No hurry to get back on a plane

As a business traveler for over fifty years, I’ve been on dozens of airlines flying to scores of countries. Most of it was for business travel to Japan, Hong Kong, Taiwan, Korea and China. But a fair amount of it was for pleasure, visiting family and going on vacations to Hawaii, Europe and elsewhere.  In 2019, before the pandemic struck, I took three international trips to Portugal, New Zealand and Taiwan.

Then Covid-19 hit, and for the past year I’ve not gone near a plane or an airport. It was a sudden cessation of what was routine for half a century.  And to my surprise, I haven’t missed it at all. Of the things I have missed, flying is the least of them. I’ve missed dining out, going to a super market, shopping at Costco, picking out my own meat at a butcher, and of course meeting with friends and relatives. But getting on a plane? Not in the least.

And now that we’ve been vaccinated and can fly again, I still have no desire to fly. This past year has caused us to slow down and think about we used to take for granted. While there hasn’t been a need for traveling, it goes beyond that. One of the few benefits of the pandemic is not doing some things. When I think of flying now I think of the complexity, the annoyances, and the uncertainties.   Too often I was stopped at security to inspect coffee beans in my suitcase. Too often I was pulled aside for one of the random inspections. Once inside the terminal we had to eat food we brought (no liquids, of course) or eat mediocre, overpriced airport grub. Then, once the trip was over, there was the aggravation of being sure you were credited with the correct miles, and seeing how close you were to an award travel or your next elite level, while that the value of your miles were deteriorating faster than you could use them.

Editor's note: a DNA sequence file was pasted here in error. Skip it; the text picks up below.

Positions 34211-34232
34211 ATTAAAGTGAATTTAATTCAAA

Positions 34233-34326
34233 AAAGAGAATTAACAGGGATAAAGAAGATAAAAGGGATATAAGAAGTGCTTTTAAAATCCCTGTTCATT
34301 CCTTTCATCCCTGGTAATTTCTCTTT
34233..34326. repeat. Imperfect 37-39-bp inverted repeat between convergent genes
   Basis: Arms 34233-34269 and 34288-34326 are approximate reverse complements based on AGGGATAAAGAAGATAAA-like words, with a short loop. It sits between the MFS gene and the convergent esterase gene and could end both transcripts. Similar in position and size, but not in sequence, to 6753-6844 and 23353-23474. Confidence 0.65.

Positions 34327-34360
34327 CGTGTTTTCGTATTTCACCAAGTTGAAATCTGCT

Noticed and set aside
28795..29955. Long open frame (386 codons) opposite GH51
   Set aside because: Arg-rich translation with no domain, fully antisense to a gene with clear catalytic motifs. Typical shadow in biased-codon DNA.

No, I don’t miss any of that. Over the years flying became a pile-on of more inconveniences, one by one, to where it now has reached a point of considering alternatives. It’s the result of both the government security rules and the airlines piling on their extra fees, conditions, restrictions, and the many new ways to squeeze more fees from us, always with little concern for treating us with respect.

And then you realize that for many trips flying doesn’t save you all that much time.  A few weeks ago we took our first trip – 500 miles from San Diego to the San Francisco Bay Area. Even thought it’s typically just a one and a quarter hour flight, we chose to drive. We realized that flying no longer has the attraction to us that it once had. The one and a quarter hour flight time turns in to five, once you include the time to drive to the airport, park, wait for and take a shuttle, go through security, wait for your flight, and finally getting to your final destination.

In fact, my wife and I found the trip by car to be much preferable to flying. We had more quality time together, weren’t limited by the size of our suitcases, and there was no restrictions on the extras we could take along, including liquids, and even a pocket knife and nail clippers!  We’re even thinking of taking a much longer road trip in a few months.

I’m the most surprised in no longer having a desire to get on a plane. That will change over time, especially when there’s a trip to Europe or Hawaii, but I don’t think that urge or excitement of flying will ever be what it once was.

by Phil Baker